Herb Bartley made the decision to enlist in the Australian Imperial Force in the weeks before the dawn landing on Gallipoli. He went to Sydney to enlist, and entered Liverpool Camp. He wrote home to say, “we were lined up and the first thing the officer called out was for men who understood training and musketry and willing to leave here before a month. There was only six wanted so I stepped out and I am now in the 6th Reinforcements, 1st Battalion, and am liable to go at any time at all.”

Bartley took his final leave home in early June 1915. Just before he left, a social was held in his honour in the Delegate Lodge Hall.

Private Herb Bartley left Sydney on board the troopship Karoola on 16 June 1915. He wrote a long letter on the journey, adding to it periodically until he could post it at Suez. Midway through the voyage he wrote, “I am feeling grand, in fact I don't think I ever felt better in my life and I am putting on condition too. Most of them now call me “Fatty” or “Tiny.”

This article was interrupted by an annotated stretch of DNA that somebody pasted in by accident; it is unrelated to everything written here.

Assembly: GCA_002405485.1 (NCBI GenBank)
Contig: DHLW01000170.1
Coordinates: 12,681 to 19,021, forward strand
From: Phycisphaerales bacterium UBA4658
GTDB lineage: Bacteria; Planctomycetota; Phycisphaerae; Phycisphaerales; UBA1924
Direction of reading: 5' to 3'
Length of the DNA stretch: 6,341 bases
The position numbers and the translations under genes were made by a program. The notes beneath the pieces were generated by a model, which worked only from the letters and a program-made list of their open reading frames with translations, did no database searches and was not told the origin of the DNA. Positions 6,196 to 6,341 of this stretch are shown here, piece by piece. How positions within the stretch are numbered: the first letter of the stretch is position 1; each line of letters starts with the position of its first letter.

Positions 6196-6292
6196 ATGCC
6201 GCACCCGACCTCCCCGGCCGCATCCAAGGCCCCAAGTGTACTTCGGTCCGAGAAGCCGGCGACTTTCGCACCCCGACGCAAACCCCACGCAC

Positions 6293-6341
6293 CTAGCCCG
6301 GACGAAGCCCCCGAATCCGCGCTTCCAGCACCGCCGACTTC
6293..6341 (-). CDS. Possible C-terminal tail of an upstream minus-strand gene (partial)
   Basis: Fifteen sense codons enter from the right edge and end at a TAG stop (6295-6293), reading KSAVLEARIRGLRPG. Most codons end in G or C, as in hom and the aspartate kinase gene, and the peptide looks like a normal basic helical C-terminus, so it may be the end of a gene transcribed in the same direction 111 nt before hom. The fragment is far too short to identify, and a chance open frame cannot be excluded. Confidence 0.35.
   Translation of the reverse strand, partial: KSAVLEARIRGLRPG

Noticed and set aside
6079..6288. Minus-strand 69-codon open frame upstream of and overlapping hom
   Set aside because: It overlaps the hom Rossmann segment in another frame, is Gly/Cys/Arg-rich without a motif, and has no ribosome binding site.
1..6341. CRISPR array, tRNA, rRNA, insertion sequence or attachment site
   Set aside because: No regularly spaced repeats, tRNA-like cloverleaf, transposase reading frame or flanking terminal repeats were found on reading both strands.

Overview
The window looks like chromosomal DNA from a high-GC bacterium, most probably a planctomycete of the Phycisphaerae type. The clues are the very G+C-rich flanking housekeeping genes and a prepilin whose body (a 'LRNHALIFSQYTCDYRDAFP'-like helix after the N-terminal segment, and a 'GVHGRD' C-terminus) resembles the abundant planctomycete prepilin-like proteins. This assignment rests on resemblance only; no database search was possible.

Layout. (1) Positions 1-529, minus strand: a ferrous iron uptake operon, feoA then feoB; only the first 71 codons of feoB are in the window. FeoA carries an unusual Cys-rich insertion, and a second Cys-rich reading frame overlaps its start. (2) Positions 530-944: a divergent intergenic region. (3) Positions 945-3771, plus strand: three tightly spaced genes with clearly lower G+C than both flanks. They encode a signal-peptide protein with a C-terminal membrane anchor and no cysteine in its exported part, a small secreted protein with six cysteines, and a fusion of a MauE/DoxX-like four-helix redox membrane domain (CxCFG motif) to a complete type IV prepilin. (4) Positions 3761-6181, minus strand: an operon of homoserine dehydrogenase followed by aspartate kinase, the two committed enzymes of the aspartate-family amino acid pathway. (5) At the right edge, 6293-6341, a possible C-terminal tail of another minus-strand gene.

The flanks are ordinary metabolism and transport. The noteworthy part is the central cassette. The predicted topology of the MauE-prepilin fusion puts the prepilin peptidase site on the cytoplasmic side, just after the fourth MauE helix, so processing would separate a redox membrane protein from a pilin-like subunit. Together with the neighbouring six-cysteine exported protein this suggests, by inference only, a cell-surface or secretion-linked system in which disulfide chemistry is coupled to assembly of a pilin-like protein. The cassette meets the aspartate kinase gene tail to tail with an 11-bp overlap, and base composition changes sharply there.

Private Herb Bartley arrived on Gallipoli in the early hours of 6 August 1915. He and his comrades were rushed forward to the trenches as soon as they arrived. That afternoon he took part in the attack on Lone Pine. He later wrote, “It was a great initiation for me to arrive here that morning and the same day go into battle, but, thank God, I came through it all safe and sound… I was in the trenches all that night into which the Turks were continually throwing bombs, which were wounding a great many of our men; and I had many narrow escapes. There were men killed and wounded all around me and I came out without a scratch.” Bartley was happy to admit that he was nervous for the first hour of battle, but then, he said, “after I got a go on and fired a shot or two it would have taken a lot to stop me, and now I am quite used to it. It was a terrible sight to see the dead lying about and in the trenches, and to see the wounded being carried out… I'll never forget Friday, August 6th, as long as I live.”

Private Bartley spent Christmas 1915 in Egypt, which he described as “a very crook Xmas, but I hope to be home for next Xmas. I wonder will I?”